When effectively executed, pallet pooling is an approach to pallet management that can help promote pallet reuse and help save money for pallet users. It is also an environmental best practice that too often flies under the radar. That is rapidly changing, however, as pallet pooling providers are increasingly recognized as successful circular economy solutions.
Over 70 years since the emergence of pallet pooling, the concept is now celebrated as a circular economy (or sharing economy) best practice. This recognition comes at a time when companies are urgently pursuing strategies to reduce climate change impact, solid waste, and pollution. For many operators, pallet pooling will be a relatively straightforward solution that can help them gain momentum in their shift to circularity.
For those supply chains currently exploring or reassessing the opportunity for pooling, they can draw upon the experience of others. Pallet pooling first began with the U.S. military during the Second World War, when pallets were shared between supply plants.
In the decades that followed, several leading pallet pools were formed, including such notables as the europallet system (now EPAL) in Europe, the GPC (later GMA) pool in the United States, and the now-defunct Canadian Pallet Council (CPC) in Canada. Enduringly successful pooling providers also emerged in Australia in the years that followed World War 2.
Today, pallet pools play an important role in some supply chains, notably fast-moving consumer goods (FMCG) supply chains.
Benefits of Pallet Pooling
Pallet pooling is a form of equipment pooling, itself a particular approach to equipment management. As in other forms of equipment pooling, pooled pallets are shared among participants. Companies ship pool pallets to other locations where they are reused or shipped empty to another pool participant or intermediary.
Pallet pooling offers several benefits to users. The reuse of pooled pallets helps to reduce the need to manufacture new pallets, generally resulting in a lower cost per trip than a single-use pallet. Additionally, they are typically designed with durability in mind. A modest increase in pallet cost can result in a generous payback in increased pallet life.
Quality assurance is another important feature of pallet pooling. Typically, there is a standard size or a range of standard sizes, and there will be a prescribed specification that new and repaired pallets are expected to meet.
By belonging to a pool, companies can enjoy the benefits of the pool’s quality assurance program to help promote safe material handling in their operations.
As mentioned above, pallet pooling supports circular economy aspirations through an emphasis on the sharing of long-lasting pallets that can be reused, repaired, re-manufactured, and when no longer usable; reduced to wood fiber for other applications. Such an approach helps to eliminate CO2 by avoiding the need to manufacture new pallets and the frequency of end-of-life pallet recycling.
Pallet Pooling Models
There are various approaches to pooling. In North America, two particularly visible examples in the FMCG sector are 3rd party rental and the GMA common pool.
Third-party rental (similar to pallet hire in other parts of the world) providers rent pallets to users, typically on a per-use basis. Pallet rental is dominated by a handful of large companies that require massive pallet inventories and a large retrieval network.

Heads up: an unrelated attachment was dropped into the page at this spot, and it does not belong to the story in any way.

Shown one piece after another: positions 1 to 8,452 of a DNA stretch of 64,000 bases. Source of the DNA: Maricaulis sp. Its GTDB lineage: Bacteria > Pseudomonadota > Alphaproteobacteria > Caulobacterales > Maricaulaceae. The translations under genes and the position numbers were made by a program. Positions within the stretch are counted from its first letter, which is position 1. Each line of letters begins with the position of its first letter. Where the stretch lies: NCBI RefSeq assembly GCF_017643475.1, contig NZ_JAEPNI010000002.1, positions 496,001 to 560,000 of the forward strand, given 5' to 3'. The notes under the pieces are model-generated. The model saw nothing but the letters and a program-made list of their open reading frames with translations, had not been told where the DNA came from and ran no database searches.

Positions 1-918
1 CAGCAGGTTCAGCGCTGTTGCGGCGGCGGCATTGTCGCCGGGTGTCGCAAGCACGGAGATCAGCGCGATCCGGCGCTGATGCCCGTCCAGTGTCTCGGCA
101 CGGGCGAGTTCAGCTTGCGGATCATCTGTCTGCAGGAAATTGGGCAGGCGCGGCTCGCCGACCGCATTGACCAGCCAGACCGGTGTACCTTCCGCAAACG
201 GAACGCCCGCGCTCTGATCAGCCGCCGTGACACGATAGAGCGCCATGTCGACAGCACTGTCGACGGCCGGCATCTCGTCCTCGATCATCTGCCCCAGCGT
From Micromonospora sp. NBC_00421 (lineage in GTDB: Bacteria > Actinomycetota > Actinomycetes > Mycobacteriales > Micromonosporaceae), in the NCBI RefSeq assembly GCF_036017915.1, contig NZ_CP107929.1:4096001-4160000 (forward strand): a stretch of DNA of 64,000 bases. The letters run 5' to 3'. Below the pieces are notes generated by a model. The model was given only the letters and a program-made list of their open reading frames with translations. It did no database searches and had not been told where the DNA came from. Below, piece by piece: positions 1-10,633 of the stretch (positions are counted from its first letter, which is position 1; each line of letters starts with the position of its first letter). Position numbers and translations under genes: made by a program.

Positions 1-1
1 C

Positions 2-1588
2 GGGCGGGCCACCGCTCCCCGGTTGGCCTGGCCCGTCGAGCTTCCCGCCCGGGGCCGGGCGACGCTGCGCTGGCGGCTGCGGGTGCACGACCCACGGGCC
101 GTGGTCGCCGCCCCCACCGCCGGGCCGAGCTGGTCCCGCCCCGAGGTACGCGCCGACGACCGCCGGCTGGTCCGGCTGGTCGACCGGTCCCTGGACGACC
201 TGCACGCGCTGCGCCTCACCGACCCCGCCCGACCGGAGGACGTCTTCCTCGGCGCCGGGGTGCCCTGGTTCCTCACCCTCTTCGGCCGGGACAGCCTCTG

There are also smaller rental providers, however, that provide custom solutions to less complex supply chains featuring fewer “ship-to” locations. Rental participants can benefit by enjoying the use of a premium quality pallet at a lower cost than purchasing a new pallet. Providers provide mechanisms to remove unneeded empty pallets after they have been unloaded.
Another leading model is the common pool. It features a commonly accepted standard, but without formal oversight or management at the pool level.
In the case of the GMA or 48×40”, refurbished pallets are readily available in the marketplace. While quality assurance is not officially regulated, the competitive nature of the marketplace requires attention to a general consensus of quality assurance standards.
One bonus of the common pool is that participants are less restricted as to where the pallets can be shipped. Additionally, a ready demand for accumulations of empty pallets exists in most markets to alleviate empty pallet accumulation.
There are other models. In many instances, companies have their own pallet inventories that are shared among company locations and regular trading partners. These may be managed by the company owning the pallets, or through a third-party management service.
Another type of model, more prominent in Europe, is the industry cooperative approach. In the cooperative approach, pallets are generally owned by an industry-supported not-for-profit to provide pallets to industry participants.
There is also a third-party association regulatory approach, such as provided by EPAL. The regulatory group creates specifications for the manufacture and repair of pallets. The pallets are owned by participants, however, who are free to transfer ownership to trading partners or exchange, according to their needs.
These are just examples of pooling models, and the list is by no means exhaustive. Some supply chains will require unique variations to provide the best solution in terms of value, quality assurance and environmental gains for their particular needs.
Pooling, however, is widely practiced in a variety of ways, and a circular solution to your pallet requirements might be closer at hand than you might imagine. Why not contact an NWPCA, CWPCA or WPA member company today to explore how pallet pooling could work in concert with your company’s strategic aspirations.